Three dead as tornadoes rip through Louisiana and Mississippi

Debris from a damaged water tower west of New Orleans, Louisiana.
ASSUMPTION PARISH SHERIFF'S OFFICE

Debris from a damaged water tower west of New Orleans, Louisiana.

Several tornadoes have hit US states, killing at least three people and injuring more than 30 others as they destroyed homes and businesses and toppled a water tower.

St James Parish Sheriff Willy Martin Jr said at least two people were killed and many others injured when an apparent tornado struck the Sugar Hill RV Park in the Louisiana community of Convent, on the Mississippi River about 100km west of New Orleans.

One of the dead had been identified as 73-year-old Dale Purvis.

Members of the Kenner Fire Department knock down bricks from the wall of the New Mount Bethel Baptist Church, which ...
MAX BECHERER/AP

Members of the Kenner Fire Department knock down bricks from the wall of the New Mount Bethel Baptist Church, which suffered suffered weather damage in Kenner, Louisiana.

The Advocate newspaper, citing Martin, said the storm on Tuesday [US time] levelled most of the estimated 160 mobile homes in the park, but it was not clear how many residents were home or injured.

READ MORE:
Death toll climbs in Dallas area after tornadoes, flooding
Tornados hit Auckland, Bay of Plenty as storm, snow moves across NZ

The National Weather Service reported one death near the Mississippi town of Henleyfield, where it said a mobile home was destroyed.

Reverend Frederick Matthews watches Eugene Trice, 38, knock down bricks from the wall of the New Mount Bethel Baptist ...
MAX BECHERER/AP

Reverend Frederick Matthews watches Eugene Trice, 38, knock down bricks from the wall of the New Mount Bethel Baptist Church, which suffered weather damage in Kenner, La.,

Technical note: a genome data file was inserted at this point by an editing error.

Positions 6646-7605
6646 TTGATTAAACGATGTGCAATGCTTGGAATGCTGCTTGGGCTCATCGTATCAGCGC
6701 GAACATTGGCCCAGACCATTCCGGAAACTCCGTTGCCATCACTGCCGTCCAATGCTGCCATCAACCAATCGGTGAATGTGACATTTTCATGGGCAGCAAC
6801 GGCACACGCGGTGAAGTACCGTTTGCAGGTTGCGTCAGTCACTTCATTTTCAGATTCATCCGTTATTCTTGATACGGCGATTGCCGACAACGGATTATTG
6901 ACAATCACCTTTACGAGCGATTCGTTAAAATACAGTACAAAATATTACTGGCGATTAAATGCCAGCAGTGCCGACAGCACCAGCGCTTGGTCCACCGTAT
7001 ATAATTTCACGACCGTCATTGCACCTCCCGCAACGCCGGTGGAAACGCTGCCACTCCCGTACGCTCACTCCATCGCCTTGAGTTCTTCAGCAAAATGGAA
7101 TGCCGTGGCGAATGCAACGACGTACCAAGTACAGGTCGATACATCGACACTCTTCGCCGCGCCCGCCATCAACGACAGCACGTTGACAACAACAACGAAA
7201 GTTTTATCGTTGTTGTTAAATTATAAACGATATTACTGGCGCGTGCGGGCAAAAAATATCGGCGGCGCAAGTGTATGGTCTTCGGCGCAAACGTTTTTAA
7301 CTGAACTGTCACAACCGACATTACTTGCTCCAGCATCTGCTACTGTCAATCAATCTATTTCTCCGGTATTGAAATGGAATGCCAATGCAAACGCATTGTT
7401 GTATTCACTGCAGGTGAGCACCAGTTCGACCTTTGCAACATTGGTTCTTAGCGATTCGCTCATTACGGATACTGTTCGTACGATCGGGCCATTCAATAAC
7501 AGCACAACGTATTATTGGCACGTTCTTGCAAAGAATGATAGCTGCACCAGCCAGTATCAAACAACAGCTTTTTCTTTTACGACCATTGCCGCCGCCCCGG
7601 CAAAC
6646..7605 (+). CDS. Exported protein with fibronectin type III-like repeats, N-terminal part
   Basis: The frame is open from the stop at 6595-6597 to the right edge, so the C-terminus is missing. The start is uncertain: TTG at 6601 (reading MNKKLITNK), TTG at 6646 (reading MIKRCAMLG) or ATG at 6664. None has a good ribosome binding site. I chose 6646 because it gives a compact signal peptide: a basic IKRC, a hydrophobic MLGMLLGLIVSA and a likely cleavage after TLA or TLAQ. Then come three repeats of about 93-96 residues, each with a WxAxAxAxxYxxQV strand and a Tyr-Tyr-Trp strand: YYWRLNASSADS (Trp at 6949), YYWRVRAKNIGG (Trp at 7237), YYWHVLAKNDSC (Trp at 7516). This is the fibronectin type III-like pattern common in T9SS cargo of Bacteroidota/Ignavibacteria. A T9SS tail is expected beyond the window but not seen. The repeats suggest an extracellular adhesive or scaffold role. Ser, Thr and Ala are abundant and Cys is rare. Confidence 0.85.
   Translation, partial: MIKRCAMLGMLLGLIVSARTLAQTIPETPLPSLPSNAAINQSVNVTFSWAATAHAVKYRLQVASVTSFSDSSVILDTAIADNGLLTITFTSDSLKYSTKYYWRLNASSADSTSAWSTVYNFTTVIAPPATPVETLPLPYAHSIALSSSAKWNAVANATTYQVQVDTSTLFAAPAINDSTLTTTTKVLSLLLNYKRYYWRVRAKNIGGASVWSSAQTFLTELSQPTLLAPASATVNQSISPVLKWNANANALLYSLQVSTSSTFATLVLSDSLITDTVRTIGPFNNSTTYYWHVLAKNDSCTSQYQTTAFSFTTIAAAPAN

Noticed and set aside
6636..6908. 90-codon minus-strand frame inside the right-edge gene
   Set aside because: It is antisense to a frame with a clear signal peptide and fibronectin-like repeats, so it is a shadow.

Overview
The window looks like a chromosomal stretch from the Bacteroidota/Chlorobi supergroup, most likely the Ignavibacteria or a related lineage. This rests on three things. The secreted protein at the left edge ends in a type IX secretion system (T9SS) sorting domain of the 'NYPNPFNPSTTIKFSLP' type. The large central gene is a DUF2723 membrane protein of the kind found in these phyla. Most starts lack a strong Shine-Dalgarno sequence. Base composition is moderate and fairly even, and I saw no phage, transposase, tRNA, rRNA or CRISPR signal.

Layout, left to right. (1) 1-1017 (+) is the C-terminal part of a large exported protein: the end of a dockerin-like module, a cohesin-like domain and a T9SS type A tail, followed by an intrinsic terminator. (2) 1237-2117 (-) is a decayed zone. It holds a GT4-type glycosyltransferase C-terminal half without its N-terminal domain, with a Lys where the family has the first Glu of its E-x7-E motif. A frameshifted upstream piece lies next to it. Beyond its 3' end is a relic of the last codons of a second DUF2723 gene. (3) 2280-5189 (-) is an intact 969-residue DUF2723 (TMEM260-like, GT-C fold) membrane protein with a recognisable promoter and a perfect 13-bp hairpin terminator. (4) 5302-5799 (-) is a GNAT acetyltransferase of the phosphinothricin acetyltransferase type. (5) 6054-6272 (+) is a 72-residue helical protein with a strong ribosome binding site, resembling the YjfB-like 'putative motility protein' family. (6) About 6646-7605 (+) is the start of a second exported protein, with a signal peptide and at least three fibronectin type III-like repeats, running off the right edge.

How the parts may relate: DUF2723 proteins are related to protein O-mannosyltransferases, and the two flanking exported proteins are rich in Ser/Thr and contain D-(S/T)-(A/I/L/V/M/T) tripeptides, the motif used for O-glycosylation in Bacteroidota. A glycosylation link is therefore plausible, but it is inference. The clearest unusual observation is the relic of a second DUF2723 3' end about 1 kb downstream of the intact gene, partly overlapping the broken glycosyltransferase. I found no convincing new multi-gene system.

Acadian ambulance services in Louisiana said it had transported 28 people from the trailer park to area hospitals and another three patients from neighbouring Assumption Parish, further to the west, according to the agency's Twitter feed.

More severe weather was expected on Tuesday evening as the storm system moved eastward, forecasters said.

National Weather Service meteorologist Mike Efferson said weather officials were tracking more than a dozen reports of tornados in New Orleans on Tuesday afternoon.

Eugene Trice, 38, wraps a tarp on the roof of the New Mount Bethel Baptist Church in Kenner, Louisiana.
MAX BECHERER/AP

Eugene Trice, 38, wraps a tarp on the roof of the New Mount Bethel Baptist Church in Kenner, Louisiana.

Residents reported damage to homes from tornadoes and golf ball-sized hail on the Mississippi Gulf Coast as the system barrelled across the southern United States, he said.

Ad Feedback

"It's still going, and this system is going to continue to have a threat for tornados as it moves east through the night into Mississippi and Alabama."

About 31,000 customers were without power in Louisiana, according to Energy Louisiana, the main electricity supplier in the area.

Deputy Robert Martin, of the Assumption Parish sheriff's office, said a tornado knocked down a water tower and damaged homes.

John Boudreaux, director of Homeland Security and Emergency Preparedness in Assumption Parish, said up to 20 homes were reported destroyed, and firefighters rescued residents with minor injuries from four homes.

Mississippi Governor Phil Bryan declared a state of emergency for areas expected to be affected by the storm.

Schools and government offices cancelled classes or closed early in Louisiana and Mississippi as severe weather warnings lined up from Louisiana to Florida and Georgia.

The Weather Service said Alabama could see tornados and hail early on Wednesday.

Further south, the National Weather Service confirmed a tornado had hit Pensacola, Florida.

Meteorologist Steve Miller said the service had many reports of property damage and people injured in the storms.

Three buildings at an apartment complex were severely damaged and thousands in the region were without power, The Pensacola News Journal reported.

Meteorologist Adam Baker said storms were expected to hit southwestern Georgia by midnight and could reach Atlanta and central Georgia before the morning rush hour on Wednesday.

 - Reuters

Ad Feedback
special offers